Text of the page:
All about IPOs, Why participate in an IPO? Participating in an Initial Public Offering, represented by the acronym “IPO”, is almost a stock market investment like any other. This implies accepting the risk inherent in acquiring a fraction of the capital of a listed company.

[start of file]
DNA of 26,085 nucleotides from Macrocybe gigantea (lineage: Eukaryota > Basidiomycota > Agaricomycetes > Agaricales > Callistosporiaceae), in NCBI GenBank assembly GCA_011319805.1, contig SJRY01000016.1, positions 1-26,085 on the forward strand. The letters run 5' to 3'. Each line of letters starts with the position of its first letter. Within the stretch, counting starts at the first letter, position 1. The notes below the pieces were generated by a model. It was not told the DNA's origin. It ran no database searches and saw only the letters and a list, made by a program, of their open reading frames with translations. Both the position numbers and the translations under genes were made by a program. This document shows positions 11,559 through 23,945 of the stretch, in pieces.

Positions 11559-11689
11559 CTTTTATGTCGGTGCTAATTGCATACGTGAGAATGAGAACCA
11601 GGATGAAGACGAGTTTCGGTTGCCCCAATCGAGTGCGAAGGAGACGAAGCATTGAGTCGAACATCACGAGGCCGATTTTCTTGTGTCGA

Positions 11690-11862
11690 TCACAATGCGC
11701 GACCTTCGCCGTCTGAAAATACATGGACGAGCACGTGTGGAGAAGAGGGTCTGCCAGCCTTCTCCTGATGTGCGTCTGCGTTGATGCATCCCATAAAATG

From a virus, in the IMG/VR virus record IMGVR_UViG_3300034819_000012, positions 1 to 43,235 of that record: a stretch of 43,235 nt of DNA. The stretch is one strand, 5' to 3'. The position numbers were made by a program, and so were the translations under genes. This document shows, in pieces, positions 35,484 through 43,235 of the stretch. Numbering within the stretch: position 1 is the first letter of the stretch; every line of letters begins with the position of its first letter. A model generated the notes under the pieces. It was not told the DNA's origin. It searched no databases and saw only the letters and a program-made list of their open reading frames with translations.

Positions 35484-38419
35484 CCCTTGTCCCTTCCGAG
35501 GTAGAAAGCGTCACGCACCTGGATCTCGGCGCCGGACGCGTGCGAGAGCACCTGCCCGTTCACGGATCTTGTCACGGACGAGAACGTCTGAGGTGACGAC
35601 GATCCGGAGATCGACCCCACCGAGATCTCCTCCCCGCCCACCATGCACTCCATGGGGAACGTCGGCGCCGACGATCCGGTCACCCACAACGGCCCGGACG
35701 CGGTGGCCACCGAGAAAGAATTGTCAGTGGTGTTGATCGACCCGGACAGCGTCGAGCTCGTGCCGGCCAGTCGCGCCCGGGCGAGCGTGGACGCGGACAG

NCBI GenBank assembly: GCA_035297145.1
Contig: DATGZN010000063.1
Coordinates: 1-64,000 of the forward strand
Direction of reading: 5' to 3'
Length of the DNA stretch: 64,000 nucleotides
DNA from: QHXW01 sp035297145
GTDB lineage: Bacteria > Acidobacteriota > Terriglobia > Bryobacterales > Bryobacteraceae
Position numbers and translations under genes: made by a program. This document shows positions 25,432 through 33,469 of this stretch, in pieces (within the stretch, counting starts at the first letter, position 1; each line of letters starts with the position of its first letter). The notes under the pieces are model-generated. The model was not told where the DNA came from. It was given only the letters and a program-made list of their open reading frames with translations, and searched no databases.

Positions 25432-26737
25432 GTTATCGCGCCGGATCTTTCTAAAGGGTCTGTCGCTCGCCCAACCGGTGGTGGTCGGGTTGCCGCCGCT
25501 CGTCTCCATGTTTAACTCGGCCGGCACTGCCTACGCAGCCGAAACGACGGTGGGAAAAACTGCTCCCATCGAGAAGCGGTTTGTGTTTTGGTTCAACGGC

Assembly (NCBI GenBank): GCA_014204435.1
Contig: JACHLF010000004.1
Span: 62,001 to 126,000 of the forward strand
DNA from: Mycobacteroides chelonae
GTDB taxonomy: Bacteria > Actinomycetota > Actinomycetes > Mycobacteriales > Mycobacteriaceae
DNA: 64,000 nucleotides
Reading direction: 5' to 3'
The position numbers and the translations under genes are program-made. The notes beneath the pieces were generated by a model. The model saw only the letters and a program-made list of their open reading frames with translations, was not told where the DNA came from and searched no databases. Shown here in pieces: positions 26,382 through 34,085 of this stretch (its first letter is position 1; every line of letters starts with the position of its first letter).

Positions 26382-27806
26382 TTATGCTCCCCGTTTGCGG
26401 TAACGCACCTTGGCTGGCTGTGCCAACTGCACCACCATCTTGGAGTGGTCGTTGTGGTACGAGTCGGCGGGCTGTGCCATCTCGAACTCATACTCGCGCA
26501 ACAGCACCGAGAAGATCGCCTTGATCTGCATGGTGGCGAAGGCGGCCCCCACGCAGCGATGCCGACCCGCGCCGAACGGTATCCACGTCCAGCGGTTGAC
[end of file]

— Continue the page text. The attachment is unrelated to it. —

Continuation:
You become part of an adventure that, depending on how the company is managed, may be rewarding or you lose part of your stake. The time of the technological bubble of the late 1990s, when IPOs were systematically synonymous with rapid capital gains, is over. Generally speaking, it is better not to consider an introduction as an operation to safely achieve significant added value in a very short time – even if it can happen – but rather to consider it as an investment of means. or long term. In this context, supporting the start of the stock market of companies with strong economic models, well positioned on buoyant markets, can thus be extremely rewarding. For example, Iliad has seen its share price multiplied by more than 10 since its IPO in 2004. Closer to home, the company Carmat, which has designed a revolutionary artificial heart, is trading at more than 100 euros, against less than 20 euros on its stock market in the summer of 2010. Precautions to take: As for companies already listed, it is strongly recommended to carry out a detailed analysis of the company. This can be based on the basic document, whose registration by the French Financial Markets Authority (AMF) marks the first step in any IPO project. In this document, which can be consulted on the AMF website, the company describes its activities, its financial situation, its results, its strategy, its outlook, and the various risk factors (competition, regulatory, legal, financial, etc.). ) that she may be confronted with. As beautiful as the prospects of a company that is introduced on the stock market, we must also ensure that they are not overvalued at the time of introduction and be wary of operations (too) expected. The case of Facebook, introduced on May 18, 2012 at 38 dollars – a valuation of more than 100 billion dollars – and worth less than 25 dollars a year later, is in this respect emblematic.